The Symptoms of Poor Gut Health

By Sofia Potente

Do you experience bloating or IBS symptoms? You’re not alone. You’re one of the 20% of Australians estimated to experience digestive symptoms.

These symptoms may include indigestion, bloating, constipation, acid reflux, gas, stomach pain, or diarrhea. Such symptoms can also be commonly referred to as Irritable Bowel Syndrome (IBS).

But did you know the symptoms of poor gut health can also be hidden?

Gut imbalances show up in many ways, and in some people, there may be no digestive symptoms at all.

Our gut health has a ripple effect on ALL aspects of our health and how we feel. Research shows that poor gut health is linked with IBS, fatigue, anxiety, depression, autoimmune conditions, hormonal imbalance, being overweight, and even cancer. 

Gut imbalances show up in many ways, and in some people, there may be no digestive symptoms at all.

Here are 7 less known signs of an unhealthy gut, and what to do about it!

  • Low or anxious mood – poor gut health is linked with depression and anxiety as the gut bacteria produces neurotransmitters such as serotonin, dopamine and GABA.
  • Difficulty losing weight – our gut bacteria play a role in metabolising fat, digestion of food and regulating hormones responsible for our hunger and satiety signals.
  • Constant fatigue or low energy – a healthy gut is needed for optimal nutrient absorption and energy production.
  • Unhealthy persistent food cravings – persistent sugar cravings can often be a sign of gut dysbiosis such as candida or yeast overgrowth.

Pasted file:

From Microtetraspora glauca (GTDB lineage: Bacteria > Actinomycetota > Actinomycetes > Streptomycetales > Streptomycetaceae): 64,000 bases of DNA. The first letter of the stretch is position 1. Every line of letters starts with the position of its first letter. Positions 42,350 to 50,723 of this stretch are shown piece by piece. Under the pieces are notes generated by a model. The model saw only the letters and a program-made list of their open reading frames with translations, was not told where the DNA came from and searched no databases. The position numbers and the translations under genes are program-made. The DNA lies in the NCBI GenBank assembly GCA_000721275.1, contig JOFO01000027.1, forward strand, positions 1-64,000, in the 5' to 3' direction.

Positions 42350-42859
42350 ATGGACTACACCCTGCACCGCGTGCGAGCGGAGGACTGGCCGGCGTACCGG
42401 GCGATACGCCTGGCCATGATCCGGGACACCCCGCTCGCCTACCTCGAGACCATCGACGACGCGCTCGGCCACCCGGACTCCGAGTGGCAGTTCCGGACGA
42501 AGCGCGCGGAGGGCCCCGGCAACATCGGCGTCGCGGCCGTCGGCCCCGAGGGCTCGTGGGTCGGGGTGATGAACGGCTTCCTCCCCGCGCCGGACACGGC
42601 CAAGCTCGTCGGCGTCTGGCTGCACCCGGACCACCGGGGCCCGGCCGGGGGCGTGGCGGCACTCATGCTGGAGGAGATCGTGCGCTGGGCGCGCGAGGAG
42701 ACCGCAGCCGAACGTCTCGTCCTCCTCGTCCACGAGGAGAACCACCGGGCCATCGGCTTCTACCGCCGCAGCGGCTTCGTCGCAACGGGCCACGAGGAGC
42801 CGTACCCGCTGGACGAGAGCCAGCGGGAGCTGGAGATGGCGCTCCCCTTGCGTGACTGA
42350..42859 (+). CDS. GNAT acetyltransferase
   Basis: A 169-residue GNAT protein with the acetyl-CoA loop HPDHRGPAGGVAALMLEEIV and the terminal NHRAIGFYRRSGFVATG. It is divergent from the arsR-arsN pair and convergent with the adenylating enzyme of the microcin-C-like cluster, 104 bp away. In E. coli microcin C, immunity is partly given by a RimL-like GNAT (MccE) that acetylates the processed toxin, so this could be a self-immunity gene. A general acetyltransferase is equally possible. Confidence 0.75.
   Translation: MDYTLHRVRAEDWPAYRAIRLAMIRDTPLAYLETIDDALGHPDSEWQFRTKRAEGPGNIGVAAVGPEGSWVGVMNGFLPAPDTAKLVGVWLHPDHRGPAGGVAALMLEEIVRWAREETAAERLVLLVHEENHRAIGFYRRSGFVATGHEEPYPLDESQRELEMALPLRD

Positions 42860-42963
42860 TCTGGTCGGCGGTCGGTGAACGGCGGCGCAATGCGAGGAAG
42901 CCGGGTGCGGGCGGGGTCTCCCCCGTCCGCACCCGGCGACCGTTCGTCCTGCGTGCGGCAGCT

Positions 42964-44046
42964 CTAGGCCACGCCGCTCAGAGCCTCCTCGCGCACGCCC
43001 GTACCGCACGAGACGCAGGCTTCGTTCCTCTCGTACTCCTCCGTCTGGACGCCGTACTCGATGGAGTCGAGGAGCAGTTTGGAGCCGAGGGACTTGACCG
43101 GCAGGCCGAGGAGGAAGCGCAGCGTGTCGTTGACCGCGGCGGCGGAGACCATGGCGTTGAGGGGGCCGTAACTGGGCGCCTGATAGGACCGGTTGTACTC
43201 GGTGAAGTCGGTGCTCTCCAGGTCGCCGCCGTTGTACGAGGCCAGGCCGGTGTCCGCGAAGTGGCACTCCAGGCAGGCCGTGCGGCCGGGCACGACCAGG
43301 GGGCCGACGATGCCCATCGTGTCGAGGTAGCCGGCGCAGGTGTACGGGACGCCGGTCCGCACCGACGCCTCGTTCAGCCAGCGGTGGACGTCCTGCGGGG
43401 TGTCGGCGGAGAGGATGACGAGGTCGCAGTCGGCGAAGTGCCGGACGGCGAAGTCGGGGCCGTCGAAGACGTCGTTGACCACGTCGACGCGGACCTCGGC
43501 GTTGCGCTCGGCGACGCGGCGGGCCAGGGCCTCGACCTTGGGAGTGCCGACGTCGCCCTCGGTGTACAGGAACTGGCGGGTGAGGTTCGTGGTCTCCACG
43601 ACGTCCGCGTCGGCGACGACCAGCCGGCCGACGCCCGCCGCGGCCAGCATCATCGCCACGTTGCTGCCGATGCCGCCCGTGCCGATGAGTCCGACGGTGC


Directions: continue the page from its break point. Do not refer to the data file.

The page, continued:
• Skin issues such as rosacea, eczema or acne – gut inflammation can lead to ‘leaky gut’ whereby food proteins and toxins can travel into the bloodstream to the liver and be excreted via the skin.
  • Restless or disturbed sleep – our gut produces the majority of our body’s serotonin, a hormone that affects our sleep.
  • Food intolerances or sensitivities – reacting or having difficulty digesting certain foods is commonly caused by intestinal permeability and gut dysbiosis (imbalance of gut bacteria).

What to do if you suspect poor gut health?

As a Gut Health Practitioner, I recommend starting with what you eat!

Our gut bacteria are responsible for healthy digestion, energy production, hormone regulation, immune health, and mood balance. With the right diet, we can maintain a healthy balance of gut bugs

A wholefoods diet consisting of natural, unprocessed foods with a healthy balance of fruit and vegetables, quality meats and fish, nuts, seeds, healthy fats, and legumes helps ensure you feed your beneficial gut bacteria.

Our gut bacteria are responsible for healthy digestion, energy production, hormone regulation, immune health, and mood balance. With the right diet, we can maintain a healthy balance of gut bugs.  

For more persistent gut imbalances, there are also a number of specific gut health diets that have been shown to be helpful, depending on the client’s health history and symptoms.

These include:

  • Low FODMAPS diet.
  • Low histamines.
  • SIBO diet (small intestinal bacteria overgrowth).
  • Paleo (grain and dairy free).
  • Lower carbohydrate diet.
  • GERD diet (acid reflux diet).
  • Gluten and dairy free.

It is important to work with a practitioner if you choose to follow a more restricted eating plan. Dietary supplements may be required to ensure that you aren’t missing out on vital nutrients.

A practitioner can also guide you in how to remove foods only for a limited period of time, offer practical tips, and provide a plan to reintroduce foods once gut health has been restored.

Diet alone isn’t usually enough to rebalance the gut, as there are often other underlying root causes leading to poor gut health.

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